Author: Brunonia Barry
Hardback: 391 pages
Publish Date: 2006
My name is Towner Whitney. No, that’s not exactly true. My real first name is Sophya. Never believe me. I lie all the time.
I am a crazy woman… That last part is true.
My little brother, Beezer, who is kinder than I, says the craziness is genetic. We’re from five generations of crazy, he says, as if it were a badge he’s proud to wear, though he admits that I may have taken it to a new level.
…My mother, May, for example, is a walking contradiction in terms. A dedicated recluse who (with the exception of her arrests) hasn’t left her home on Yellow Dog Island for the better part of twenty years, May has nevertheless managed to revive a ling-defunct lace-making industry and to make herself famous in the process. She has gained considerable notoriety for rescuing abused women and children and turning their lives around, giving the women a place in her lace-making business and home-educating their children. All this from a raging agoraphobic who gave one of her own children to her barren half sister, Emma, in a fit of generosity because, as she said at the time, there was a need, and besides, she had been blessed with a matching set.
-The Lace Reader by Brunonia Barry, pages 3-4
In Brunonia Barry’s The Lace Reader, Towner Whitney lets the reader know from the start that she is an untrustworthy narrator. Hospitalized after having suffered from depression and hallucinations at the age of 17, she has memory gaps caused from the shock-therapy she’d received as part of treatment. She tells of her family’s gift of fortunetelling by reading lace, of her mother’s “generosity” in giving her twin sister to her Aunt Emma when they were born, and of the subsequent abuse her sister received from her adoptive father, Cal Boynton.
After being gone from Salem, Mass. for over a decade, Towner finds herself back in her Great Aunt Eva’s house, after Eva has gone missing. Visions of past happenings, as well as psychic dreams and visits from Eva’s ghost, fill Towner’s present. She struggles with second-guessing herself as to whether she is going crazy again or if she is really experiencing the surreal events. The disappearance of Angela Rickey, the girlfriend of Towner’s ex-Uncle, now the Reverend Cal, sets final events into motion that bring everything to a head with some surprising twists that will keep you guessing until the very end.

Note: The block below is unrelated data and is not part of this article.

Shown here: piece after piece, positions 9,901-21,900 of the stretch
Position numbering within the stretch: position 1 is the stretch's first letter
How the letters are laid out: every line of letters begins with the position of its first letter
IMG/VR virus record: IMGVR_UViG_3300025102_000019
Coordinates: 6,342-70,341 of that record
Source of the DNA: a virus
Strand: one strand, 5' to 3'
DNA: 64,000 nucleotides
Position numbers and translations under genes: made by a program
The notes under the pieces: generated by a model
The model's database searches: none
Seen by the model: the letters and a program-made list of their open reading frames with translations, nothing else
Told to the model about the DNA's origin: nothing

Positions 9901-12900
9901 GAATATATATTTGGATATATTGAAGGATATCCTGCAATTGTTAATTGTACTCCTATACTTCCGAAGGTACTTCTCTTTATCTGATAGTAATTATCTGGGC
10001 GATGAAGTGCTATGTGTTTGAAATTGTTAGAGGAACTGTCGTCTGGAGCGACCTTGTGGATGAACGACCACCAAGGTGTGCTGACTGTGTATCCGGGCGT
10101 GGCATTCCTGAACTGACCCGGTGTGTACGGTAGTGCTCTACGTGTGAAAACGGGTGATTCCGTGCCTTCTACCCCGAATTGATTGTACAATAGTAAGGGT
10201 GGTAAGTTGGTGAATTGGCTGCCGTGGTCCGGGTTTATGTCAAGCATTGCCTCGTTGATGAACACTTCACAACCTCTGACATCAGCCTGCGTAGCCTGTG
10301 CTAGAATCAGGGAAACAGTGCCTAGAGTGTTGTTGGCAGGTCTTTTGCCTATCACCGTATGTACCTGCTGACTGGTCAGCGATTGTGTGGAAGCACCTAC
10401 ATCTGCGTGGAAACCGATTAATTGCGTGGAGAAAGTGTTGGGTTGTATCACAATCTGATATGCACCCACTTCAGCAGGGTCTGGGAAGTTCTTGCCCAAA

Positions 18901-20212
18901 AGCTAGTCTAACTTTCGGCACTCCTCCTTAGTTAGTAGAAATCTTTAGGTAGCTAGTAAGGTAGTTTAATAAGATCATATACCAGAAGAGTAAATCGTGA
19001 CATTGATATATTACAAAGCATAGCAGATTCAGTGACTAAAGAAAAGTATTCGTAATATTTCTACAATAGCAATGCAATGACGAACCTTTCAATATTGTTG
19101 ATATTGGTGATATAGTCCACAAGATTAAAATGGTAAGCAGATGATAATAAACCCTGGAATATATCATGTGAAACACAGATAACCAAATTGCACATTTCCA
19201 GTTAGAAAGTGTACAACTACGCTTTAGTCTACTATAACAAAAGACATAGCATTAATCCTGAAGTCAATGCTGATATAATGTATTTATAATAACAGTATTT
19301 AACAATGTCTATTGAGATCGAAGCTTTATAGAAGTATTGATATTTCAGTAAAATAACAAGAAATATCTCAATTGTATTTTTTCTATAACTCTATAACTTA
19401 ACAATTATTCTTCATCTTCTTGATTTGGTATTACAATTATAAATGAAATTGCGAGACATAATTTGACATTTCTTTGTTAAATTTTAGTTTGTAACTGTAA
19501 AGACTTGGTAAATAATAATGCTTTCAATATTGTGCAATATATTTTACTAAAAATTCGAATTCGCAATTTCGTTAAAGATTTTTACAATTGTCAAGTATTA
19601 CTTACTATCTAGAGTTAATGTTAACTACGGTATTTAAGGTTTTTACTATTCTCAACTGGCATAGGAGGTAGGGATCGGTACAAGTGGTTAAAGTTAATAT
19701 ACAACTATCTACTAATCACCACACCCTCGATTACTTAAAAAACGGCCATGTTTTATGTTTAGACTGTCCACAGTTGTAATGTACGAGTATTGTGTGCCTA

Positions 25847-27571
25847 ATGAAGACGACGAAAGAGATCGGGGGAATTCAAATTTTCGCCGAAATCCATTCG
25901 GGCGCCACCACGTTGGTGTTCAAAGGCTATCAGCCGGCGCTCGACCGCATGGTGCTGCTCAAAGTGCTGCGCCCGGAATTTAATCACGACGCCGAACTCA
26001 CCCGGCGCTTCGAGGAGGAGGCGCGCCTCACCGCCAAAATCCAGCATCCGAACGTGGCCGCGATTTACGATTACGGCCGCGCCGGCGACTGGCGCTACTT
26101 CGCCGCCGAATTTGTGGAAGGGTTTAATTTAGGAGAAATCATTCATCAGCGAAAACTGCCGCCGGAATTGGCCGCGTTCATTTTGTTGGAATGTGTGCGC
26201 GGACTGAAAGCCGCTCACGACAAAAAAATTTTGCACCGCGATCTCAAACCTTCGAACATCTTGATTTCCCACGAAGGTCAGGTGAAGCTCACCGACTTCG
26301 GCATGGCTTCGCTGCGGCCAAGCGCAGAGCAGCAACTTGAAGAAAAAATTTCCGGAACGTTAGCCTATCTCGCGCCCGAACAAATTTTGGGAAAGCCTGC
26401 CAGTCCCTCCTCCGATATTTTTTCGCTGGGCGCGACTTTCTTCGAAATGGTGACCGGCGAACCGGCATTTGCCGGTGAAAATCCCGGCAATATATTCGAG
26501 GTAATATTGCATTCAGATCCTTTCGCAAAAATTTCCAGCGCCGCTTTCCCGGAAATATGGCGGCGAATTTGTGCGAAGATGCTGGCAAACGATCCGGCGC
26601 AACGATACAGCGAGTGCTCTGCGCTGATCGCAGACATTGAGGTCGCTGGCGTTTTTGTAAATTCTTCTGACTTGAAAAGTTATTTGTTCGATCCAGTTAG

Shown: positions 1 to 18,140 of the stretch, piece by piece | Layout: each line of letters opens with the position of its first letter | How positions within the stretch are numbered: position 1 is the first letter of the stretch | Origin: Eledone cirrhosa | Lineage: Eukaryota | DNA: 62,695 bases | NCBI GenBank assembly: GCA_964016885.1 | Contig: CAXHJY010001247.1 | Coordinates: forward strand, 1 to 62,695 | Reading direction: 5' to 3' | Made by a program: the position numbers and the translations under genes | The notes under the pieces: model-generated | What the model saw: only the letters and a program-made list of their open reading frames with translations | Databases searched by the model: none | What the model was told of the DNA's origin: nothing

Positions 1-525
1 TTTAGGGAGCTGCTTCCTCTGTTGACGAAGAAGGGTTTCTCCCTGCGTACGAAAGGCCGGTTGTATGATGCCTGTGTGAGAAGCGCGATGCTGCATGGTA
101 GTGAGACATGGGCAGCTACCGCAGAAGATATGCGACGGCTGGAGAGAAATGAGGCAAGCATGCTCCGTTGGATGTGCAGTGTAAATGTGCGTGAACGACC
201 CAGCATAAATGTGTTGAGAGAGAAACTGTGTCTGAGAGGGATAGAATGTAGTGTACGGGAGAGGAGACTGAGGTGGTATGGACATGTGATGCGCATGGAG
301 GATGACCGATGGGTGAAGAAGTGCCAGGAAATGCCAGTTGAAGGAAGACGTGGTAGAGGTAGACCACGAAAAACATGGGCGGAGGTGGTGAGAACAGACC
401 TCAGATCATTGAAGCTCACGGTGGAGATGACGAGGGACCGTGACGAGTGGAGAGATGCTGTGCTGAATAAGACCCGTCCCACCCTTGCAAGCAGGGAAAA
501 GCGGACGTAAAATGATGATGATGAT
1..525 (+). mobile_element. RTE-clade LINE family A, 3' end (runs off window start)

To be honest, I have mixed feelings about The Lace Reader. For the most part, my issues aren’t really with the book itself, but with how it’s affected me after reading it. Some of the things in the story hits very close to home, and, combined with the bad sinus and chest cold I have, has caused me to have a few nightmares.
I really enjoyed and appreciated how Barry presented the way reading taught, how having this particular talent affects a person’s everyday life and the way they interact with people, and the way it is talked (or not talked) about within the family. I’ve never heard of lace reading, though the principal is easy enough to understand. I prefer tarot cards, but I’ve also read tea leaves, and all these are is a focal point to allow the vision to present itself. I grew up in a family of “gifted” people, and I myself struggled with the question of sanity. On page 320, Barry describes this perfectly:
You walk that line… between the real world and the world of the possible.
Towner says that this isn’t a line, but a crack into which she fell long ago.
The Lace Readerby Brunonia Barry is definitely a book meant to be read at an easy pace. If you rush through it, you will miss a lot of the nuances. I think I would have to say I liked it; it is a haunting story. I give this book 4 out of 5 stars.
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